Animal Nepal organizes workshop on casting and downer cows

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9 May, 2015– Among the greatest animal needs after the deadly earthquake are broken limbs and ‘downer cows’, cows that were pulled out of the rubble but for various reasons cannot stand up. That is why Animal Nepal on Saturday organized a hands on workshop at its office Dhobighat. Trainers Dr Springer Browne and Ben Brown from World Vets prepared a simple protocol for casting in English and Nepali. They also prepared one for downer cows in English and Nepali.

The objective of developing the protocols was to enable professionals to carry out these life saving procedures independently and conduct follow up support. This protocol was made to assist local and foreign veterinarians working in animal disaster relief to best treat this condition, given the cultural aspects of cattle in Nepal.


The enthusiastic participants of the workshop were our own team, independent vets, veterinarian students from various colleges of Nepal and representatives of international animal welfare foundations like IFAW, WVS, Soi dog foundation Thailand and Dog Star Foundation Sri Lanka.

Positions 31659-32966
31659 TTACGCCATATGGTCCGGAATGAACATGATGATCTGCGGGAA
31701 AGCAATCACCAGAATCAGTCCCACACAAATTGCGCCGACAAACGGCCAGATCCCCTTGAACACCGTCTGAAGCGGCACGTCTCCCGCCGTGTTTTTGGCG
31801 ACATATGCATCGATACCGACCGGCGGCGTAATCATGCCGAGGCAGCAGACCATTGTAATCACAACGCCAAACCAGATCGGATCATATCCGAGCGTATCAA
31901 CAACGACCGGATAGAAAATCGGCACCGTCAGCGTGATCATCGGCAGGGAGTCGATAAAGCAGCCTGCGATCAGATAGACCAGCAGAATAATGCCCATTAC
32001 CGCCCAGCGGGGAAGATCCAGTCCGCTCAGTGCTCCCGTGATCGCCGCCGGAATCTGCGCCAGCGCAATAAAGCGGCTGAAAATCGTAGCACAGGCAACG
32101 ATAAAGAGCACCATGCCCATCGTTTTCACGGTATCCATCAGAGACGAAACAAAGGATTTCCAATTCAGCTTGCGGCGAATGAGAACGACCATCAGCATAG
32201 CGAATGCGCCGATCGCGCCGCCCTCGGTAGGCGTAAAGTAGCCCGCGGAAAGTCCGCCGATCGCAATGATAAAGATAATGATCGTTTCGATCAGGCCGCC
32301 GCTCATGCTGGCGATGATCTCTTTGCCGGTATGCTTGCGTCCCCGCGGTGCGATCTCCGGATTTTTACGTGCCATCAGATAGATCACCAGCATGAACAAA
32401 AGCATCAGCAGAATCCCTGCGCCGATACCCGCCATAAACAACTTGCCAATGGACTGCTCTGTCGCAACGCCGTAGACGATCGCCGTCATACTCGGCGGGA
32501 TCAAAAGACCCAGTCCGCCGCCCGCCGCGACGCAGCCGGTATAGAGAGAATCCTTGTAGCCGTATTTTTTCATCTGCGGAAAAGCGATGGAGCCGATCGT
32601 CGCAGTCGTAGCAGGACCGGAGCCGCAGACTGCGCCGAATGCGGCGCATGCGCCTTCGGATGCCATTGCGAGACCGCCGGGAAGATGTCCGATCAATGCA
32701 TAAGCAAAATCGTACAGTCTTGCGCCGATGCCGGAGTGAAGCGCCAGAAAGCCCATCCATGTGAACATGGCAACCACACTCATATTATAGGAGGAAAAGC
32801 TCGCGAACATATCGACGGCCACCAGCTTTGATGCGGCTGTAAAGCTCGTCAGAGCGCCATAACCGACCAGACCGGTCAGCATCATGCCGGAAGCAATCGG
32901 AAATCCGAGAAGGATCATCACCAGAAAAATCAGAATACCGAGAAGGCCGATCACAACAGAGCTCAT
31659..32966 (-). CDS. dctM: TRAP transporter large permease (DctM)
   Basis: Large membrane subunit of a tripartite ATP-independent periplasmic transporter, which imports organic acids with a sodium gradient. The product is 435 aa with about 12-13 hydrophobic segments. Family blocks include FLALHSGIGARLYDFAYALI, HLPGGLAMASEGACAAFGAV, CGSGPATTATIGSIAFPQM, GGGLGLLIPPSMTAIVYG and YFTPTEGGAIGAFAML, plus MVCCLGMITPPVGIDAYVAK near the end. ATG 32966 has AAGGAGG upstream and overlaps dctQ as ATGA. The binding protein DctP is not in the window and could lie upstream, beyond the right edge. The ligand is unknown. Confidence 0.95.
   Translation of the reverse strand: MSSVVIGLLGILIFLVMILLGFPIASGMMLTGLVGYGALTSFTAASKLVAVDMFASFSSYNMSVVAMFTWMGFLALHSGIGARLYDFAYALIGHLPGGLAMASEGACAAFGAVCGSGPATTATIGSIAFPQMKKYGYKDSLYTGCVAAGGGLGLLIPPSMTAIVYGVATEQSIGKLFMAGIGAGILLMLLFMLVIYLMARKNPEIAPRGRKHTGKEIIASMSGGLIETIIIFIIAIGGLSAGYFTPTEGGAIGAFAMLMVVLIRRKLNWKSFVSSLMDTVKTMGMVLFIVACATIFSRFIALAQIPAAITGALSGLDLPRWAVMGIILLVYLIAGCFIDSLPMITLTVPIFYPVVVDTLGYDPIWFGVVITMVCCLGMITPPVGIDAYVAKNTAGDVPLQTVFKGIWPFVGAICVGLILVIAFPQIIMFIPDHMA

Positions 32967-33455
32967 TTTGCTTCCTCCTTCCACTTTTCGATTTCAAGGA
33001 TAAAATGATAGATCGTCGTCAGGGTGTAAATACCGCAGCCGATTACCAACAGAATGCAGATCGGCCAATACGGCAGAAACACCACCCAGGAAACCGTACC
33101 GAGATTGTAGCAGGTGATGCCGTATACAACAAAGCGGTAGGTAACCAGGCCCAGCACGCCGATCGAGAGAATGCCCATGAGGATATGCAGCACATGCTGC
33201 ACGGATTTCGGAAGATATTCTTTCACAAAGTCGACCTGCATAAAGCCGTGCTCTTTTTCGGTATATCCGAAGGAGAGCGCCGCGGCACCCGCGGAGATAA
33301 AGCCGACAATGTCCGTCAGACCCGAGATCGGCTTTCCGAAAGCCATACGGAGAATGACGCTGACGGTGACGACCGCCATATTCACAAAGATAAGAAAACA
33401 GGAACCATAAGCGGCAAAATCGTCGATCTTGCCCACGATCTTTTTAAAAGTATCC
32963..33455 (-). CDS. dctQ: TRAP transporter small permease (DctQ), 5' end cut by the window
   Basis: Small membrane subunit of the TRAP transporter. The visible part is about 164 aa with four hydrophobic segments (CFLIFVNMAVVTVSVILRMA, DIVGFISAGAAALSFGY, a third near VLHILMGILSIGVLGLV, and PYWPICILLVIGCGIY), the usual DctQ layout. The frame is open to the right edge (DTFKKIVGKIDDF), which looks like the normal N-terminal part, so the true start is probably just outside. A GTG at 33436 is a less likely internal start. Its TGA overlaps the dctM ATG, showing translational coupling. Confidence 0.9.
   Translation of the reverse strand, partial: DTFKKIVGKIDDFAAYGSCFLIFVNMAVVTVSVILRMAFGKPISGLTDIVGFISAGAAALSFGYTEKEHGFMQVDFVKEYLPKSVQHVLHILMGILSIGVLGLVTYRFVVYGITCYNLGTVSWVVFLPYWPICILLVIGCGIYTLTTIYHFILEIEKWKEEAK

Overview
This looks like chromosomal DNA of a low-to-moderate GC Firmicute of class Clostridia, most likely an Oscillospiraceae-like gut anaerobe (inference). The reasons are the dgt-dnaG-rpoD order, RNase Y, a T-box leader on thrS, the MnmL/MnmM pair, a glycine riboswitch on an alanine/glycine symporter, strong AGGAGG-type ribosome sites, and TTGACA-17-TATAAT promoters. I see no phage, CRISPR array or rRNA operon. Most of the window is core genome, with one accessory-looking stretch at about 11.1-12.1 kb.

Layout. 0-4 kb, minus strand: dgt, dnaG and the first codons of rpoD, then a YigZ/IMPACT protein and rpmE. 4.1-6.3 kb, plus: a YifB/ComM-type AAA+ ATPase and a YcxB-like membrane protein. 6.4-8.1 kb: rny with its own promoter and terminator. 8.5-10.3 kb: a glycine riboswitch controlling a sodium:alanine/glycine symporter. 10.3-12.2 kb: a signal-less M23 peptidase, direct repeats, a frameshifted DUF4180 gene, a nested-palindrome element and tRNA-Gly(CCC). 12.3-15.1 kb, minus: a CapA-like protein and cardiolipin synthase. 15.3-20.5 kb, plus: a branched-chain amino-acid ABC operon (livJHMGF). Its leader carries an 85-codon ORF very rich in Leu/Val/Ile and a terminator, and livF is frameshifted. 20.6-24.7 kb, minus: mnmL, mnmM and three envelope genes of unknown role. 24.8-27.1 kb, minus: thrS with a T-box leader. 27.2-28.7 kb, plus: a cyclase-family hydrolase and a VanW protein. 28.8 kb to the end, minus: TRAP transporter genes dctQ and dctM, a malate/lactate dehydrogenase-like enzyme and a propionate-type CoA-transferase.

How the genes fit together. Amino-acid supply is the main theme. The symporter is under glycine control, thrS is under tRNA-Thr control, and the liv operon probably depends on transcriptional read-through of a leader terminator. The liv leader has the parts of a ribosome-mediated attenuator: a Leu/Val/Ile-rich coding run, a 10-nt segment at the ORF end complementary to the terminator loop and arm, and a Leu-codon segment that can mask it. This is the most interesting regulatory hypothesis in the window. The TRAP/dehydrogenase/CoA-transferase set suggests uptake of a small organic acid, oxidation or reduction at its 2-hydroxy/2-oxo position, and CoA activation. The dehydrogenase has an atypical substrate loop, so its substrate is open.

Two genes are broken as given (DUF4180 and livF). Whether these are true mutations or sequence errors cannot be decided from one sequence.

During the workshop Dr. Springer Browne demonstrated the limb fracture cases in animals and ways to treat them with the help of a polythene pipe. The participants were divided in various groups and encouraged to prepare a perfect cow or buffalo cast. According to Dr Browne, “Cattle are considered good orthopedic patients. They spend large amounts of time sitting down, they tolerate casts and other external orthopedic devices, and they have good bone healing capacity.  However, with the use of any casting material, recheck and follow-up of the patient is essential.”


Animal Nepal has been working in various earthquake affected areas where the teams have treated sick and injured livestock with the support of volunteers from World Vets and various Indian NGOs. There are still many injury cases and countless animal bodies that are left buried inside the rubble, the reason for which Animal Nepal recently released a protocol for the safe disposal of carcasses too. Animal Nepal continues to organise these lifesaving workshops for medical staff ready to go out into the affected districts.

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